Friction Fingers

Hi All!

My SP-15 has the round bases on which friction fingers mount, but no friction fingers, friction finger stiffeners, or screws that hold these things to the brackets.

Consequently, I don’t actually know what these fingers are for. do they help keep the tail end of the paper from hitting the form?

Should I acquire some?

Thanks,

Greg

Friction Fingers

9 thoughts on “Friction Fingers

  • November 2, 2012 at 10:18 pm
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    In addition to friction fingers, on the late model Vandercooks, you would also want star wheels to aid in holding the paper. These are in addition to holding the sheet to the cylinder as it makes its travel with your hand. If you let the sheet flap in the breeze even the friction fingers and star wheels aren’t going to serve as a solution. If you have an auto with tower and tapes you are home free.

  • November 2, 2012 at 8:42 pm
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    I’ll do some research on this question this weekend. Two grippers pose a real problem because there just isn’t enough surface area under the head of the gripper to have much holding capacity. Grippers also gum up and don’t seat all the way in the down position, so that lessens their gripping potential. On my SP-15, I currently have a problem gripper and I manually push it down to seat on the gripper bar for each impression–and I’ve been too lazy to take it apart and clean it. If I had to make my living, or even do much work with this press, getting it to work properly would be a priority. Given careful attention to placing a sheet accurately to the cylinder sheet guides and the feed table side guide, I’d place a bet that register problems are arising from the sheet slipping or pulling loose in the grippers.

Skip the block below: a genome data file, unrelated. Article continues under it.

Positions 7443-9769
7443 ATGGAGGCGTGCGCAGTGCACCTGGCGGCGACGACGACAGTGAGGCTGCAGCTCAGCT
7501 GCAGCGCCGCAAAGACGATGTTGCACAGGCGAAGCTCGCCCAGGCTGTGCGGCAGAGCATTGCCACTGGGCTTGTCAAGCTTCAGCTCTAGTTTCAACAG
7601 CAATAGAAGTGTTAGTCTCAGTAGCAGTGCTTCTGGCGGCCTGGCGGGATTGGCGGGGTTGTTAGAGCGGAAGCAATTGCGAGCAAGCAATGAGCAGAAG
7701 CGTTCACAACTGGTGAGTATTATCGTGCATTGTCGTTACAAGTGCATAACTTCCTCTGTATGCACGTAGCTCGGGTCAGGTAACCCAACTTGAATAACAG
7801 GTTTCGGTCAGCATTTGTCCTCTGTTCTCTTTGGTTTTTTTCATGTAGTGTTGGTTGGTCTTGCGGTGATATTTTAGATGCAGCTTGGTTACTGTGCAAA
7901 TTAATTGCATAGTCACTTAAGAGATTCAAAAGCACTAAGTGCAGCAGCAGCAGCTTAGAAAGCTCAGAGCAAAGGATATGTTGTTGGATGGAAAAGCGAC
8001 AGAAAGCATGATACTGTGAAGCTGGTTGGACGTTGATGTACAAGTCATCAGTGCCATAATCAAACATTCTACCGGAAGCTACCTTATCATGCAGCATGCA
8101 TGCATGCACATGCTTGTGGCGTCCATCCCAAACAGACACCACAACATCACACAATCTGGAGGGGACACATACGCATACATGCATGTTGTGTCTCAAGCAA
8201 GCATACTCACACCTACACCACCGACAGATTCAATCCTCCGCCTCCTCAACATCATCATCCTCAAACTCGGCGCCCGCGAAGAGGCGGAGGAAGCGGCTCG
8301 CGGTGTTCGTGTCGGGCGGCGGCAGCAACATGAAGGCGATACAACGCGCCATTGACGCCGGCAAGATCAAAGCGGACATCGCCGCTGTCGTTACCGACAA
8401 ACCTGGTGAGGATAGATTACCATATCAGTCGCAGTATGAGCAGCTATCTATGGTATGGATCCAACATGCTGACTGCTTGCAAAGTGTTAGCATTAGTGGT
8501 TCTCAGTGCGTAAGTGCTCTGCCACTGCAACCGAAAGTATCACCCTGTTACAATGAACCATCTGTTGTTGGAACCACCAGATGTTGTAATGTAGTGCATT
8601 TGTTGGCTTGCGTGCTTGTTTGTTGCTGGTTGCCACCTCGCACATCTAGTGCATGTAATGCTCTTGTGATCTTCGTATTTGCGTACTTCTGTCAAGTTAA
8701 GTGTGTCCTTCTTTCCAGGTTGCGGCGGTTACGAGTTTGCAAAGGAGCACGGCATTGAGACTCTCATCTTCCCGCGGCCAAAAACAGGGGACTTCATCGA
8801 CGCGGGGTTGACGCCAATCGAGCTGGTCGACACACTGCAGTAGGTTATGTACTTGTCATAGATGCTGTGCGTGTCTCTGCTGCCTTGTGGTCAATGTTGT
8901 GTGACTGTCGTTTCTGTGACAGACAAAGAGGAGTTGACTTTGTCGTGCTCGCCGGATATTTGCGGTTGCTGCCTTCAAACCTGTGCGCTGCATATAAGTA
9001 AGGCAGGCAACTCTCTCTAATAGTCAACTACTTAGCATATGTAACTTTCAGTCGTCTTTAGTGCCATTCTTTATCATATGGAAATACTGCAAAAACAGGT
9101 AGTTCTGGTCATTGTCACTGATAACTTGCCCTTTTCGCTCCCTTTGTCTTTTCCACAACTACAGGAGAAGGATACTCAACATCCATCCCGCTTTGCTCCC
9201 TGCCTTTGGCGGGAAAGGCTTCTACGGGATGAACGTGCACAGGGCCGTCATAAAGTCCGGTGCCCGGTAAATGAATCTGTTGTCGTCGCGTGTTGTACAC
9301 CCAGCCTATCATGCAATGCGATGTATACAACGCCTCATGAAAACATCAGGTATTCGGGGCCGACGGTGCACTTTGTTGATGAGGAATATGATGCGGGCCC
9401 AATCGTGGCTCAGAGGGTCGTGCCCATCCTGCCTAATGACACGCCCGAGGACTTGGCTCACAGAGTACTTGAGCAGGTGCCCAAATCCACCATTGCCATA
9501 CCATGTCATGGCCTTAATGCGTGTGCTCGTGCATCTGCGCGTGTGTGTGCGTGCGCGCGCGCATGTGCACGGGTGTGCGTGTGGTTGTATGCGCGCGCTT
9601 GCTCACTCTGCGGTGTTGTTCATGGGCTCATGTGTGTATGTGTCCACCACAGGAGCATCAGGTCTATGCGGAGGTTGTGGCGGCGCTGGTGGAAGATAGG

• November 2, 2012 at 4:48 pm
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    Fritz, I have suspected that our grippers may not be holding the paper tight enough, especially with thicker stiffer sheets. Is there a test to diagnose this, other than just yanking on the paper, which might not be a reliable test? Both our SP-15s have the minimal gripper bar, ie, two grippers and two guides.

  • November 2, 2012 at 1:16 pm
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    The cylinder assembly prints for both the SP-15 and -20 show the friction fingers set snug to the cylinder surface. There are no notes on the prints as to how tight these should be set, but if not snug to the cylinder, there is very little room above the type or plate for these to drag without hitting the face of the printing surface.

    We make the friction fingers for the SP-15 out of spring steel because the originally specified phenolic board ones are not possible, and I have tried with several sources. They need to be kept clean so no dirt or residual ink picked up from previously printed sheets transfer to the paper. Where tail slap occurs and the trailing edge of the paper is marked with ink, with or without friction fingers, a piece of 5 pica wide furniture turned on edge and locked in the form at the closest point to the last image element to print can help eliminate the slur on the ends of a sheet.